We had a terrific storm last week. When I came downstairs the next morning and saw the sun trying to peek out from behind the clouds, guess what song popped into my head? That’s right: “The Morning After,” the theme song from The Poseidon Adventure.
Then I thought of Shelley Winters swimming underwater. Happens every time. You say “Poseidon Adventure” or play that song (usually the grocery store is the culprit), and I think “Shelley Winters underwater.”
It’s a perfect image for what the past week has felt like: days on end underwater. Not literally – I’m talking about that feeling you get when you can’t shake the blues. When depression feels like a wearable garment you’d like to take off, but can’t.
Dementia sucks. Sometimes the sadness just overwhelms you. I could stop right there and you’d know what I mean. But it might be more useful to talk about how to survive the caregiving blues, otherwise known as how not to drown.
I’m writing this with a very sore finger. I smashed it during my last caregiver meltdown. I’ll spare you the details, but let’s just say I should never be left alone with a set of instructions and a screwdriver.
Assembling things is better left to professionals. It’s for my own safety, especially when I’m in the middle of emotional trauma and don’t even know it.
If you find yourself doing any of these five things, you could be headed for trouble. Hide the tools and warn your family: it’s about to get ugly.
Woohoo! JoAnn has given us our inaugural reader story! Thanks a million, JoAnn.
My mother-in-law, Rose, suffered with Alzheimer’s disease several years ago. When Rose was ill, I found humor in so many places with her. We moved Rose into a memory care facility shortly after her husband’s passing. She did okay there, but having a private aide help out was a huge help and gave us peace of mind that Rose was getting an extra bit of TLC when we were not around.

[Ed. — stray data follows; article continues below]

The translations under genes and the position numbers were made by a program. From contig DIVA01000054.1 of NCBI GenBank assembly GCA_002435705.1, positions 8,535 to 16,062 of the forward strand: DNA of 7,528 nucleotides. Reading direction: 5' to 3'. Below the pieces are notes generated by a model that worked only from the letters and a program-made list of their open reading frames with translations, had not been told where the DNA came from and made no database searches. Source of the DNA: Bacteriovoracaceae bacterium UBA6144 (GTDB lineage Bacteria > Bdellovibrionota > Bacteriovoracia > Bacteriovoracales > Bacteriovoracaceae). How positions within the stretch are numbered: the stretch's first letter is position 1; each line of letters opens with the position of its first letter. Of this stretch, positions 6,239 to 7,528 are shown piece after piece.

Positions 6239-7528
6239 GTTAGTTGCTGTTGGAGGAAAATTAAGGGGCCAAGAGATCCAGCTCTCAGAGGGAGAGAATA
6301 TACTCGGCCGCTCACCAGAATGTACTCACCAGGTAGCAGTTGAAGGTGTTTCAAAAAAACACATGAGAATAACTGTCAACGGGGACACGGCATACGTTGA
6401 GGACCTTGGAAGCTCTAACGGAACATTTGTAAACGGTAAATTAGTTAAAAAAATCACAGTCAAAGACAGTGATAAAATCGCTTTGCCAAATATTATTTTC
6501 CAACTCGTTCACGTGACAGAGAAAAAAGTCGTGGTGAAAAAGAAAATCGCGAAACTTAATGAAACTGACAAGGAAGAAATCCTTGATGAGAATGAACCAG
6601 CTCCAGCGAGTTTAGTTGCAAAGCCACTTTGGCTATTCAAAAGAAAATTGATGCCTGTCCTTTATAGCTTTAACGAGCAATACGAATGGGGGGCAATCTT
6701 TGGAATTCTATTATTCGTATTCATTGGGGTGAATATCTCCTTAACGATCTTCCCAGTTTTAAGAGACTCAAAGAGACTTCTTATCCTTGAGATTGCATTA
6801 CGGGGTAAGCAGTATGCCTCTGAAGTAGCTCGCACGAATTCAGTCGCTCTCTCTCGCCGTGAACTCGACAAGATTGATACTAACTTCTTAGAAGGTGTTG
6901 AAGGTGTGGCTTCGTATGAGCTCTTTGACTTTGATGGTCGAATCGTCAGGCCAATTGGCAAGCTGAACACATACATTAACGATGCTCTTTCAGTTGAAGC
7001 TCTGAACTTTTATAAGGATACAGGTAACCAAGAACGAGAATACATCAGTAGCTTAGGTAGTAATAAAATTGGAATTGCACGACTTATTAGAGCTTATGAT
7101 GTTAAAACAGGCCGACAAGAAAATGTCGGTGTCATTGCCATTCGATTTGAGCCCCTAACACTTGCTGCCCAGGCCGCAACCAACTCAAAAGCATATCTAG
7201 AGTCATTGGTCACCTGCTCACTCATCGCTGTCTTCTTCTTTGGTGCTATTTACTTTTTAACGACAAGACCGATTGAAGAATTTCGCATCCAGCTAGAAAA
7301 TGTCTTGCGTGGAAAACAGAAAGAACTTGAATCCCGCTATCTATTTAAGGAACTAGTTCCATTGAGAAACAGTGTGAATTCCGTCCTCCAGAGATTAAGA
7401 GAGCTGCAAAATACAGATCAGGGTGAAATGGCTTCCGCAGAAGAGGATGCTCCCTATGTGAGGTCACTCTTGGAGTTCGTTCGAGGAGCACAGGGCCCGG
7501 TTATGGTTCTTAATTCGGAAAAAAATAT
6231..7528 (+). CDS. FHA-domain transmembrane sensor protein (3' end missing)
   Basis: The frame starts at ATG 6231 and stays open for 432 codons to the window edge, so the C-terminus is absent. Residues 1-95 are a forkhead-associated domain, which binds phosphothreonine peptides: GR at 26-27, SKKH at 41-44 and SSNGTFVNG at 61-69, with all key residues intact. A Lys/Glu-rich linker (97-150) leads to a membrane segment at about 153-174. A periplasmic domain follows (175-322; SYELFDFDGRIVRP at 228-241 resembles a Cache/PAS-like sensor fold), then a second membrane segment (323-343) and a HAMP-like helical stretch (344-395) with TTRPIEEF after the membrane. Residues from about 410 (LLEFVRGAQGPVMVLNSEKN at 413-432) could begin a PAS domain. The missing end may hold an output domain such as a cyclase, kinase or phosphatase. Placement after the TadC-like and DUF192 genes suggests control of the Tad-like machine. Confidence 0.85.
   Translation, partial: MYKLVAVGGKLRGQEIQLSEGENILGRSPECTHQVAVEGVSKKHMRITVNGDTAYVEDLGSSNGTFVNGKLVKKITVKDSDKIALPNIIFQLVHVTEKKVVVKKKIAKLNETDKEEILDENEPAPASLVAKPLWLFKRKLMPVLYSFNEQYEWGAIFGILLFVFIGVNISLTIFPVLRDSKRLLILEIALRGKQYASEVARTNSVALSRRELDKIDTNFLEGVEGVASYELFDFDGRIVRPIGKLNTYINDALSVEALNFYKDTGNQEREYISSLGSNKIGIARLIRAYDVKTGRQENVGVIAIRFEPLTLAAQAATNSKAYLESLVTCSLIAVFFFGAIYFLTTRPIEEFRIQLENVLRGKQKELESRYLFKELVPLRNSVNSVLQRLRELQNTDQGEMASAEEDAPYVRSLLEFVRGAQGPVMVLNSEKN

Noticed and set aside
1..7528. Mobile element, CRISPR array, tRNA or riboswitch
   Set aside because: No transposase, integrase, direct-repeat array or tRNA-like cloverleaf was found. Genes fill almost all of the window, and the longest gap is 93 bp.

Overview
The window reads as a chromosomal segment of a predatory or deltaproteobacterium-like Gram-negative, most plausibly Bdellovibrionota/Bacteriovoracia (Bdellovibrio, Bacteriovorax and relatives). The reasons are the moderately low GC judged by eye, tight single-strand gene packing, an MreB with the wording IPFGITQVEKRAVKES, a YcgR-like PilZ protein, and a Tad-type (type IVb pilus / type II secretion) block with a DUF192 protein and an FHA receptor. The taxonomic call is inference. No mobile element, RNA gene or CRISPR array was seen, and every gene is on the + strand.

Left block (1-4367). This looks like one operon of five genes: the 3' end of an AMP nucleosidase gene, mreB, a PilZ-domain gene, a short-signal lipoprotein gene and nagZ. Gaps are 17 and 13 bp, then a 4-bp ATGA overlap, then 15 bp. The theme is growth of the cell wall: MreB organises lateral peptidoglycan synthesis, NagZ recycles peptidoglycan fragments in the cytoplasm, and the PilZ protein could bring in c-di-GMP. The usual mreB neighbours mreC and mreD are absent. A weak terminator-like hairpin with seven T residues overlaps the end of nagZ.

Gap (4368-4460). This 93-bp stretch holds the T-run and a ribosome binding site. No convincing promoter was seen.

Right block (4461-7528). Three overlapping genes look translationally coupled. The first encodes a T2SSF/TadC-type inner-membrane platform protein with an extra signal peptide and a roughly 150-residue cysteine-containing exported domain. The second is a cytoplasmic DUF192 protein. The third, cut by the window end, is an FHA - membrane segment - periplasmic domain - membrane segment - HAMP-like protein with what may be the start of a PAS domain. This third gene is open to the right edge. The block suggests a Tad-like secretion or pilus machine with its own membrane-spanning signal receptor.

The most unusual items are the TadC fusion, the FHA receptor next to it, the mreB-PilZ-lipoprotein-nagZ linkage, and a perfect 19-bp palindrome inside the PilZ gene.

When we did visit, we’d send Angela (Rose’s aide) out for a little breather. Alzheimer’s disease caused my sweet as sugar mother-in-law to occasionally become physical and angry. Angela took the brunt of this, but she always had a smile and would share funny stories of their time together. I’m so sad Angela was out of the room when Rose cracked us all up this time.
My husband and I, his brother and his wife, and at least a couple of the grandkids had been visiting Rose one afternoon when I guess she decided she’d had enough. She didn’t ask us to leave, but instead laid down on her bed, closed her eyes, and pretended to be asleep. Deep breathing and all.
But every once in a while she’d peek one eye open to see what was going on. She’d see all of us still there, roll her eyes, sigh audibly, and quickly squeeze her eyes shut again. You could almost hear her thinking: Geez, are they STILL here? What’s up with these people? Can’t they see I’m sleeping?
We all started laughing and finally she sat up and laughed with us. These are the moments I choose to remember with Rose.
I had the most phenomenal experience this past week. I met an alien species: an 83-year old with a memory and the capacity to travel the world alone. As if that isn’t shocking enough, she even used an iPad and could work the TV remote!
I know, I know…I’m stunned and amazed, too. Who are these people? I’m so immersed in the dementia world, I forget such humans exist. Or are they human at all? (Cue creepy Sci-Fi sound effects).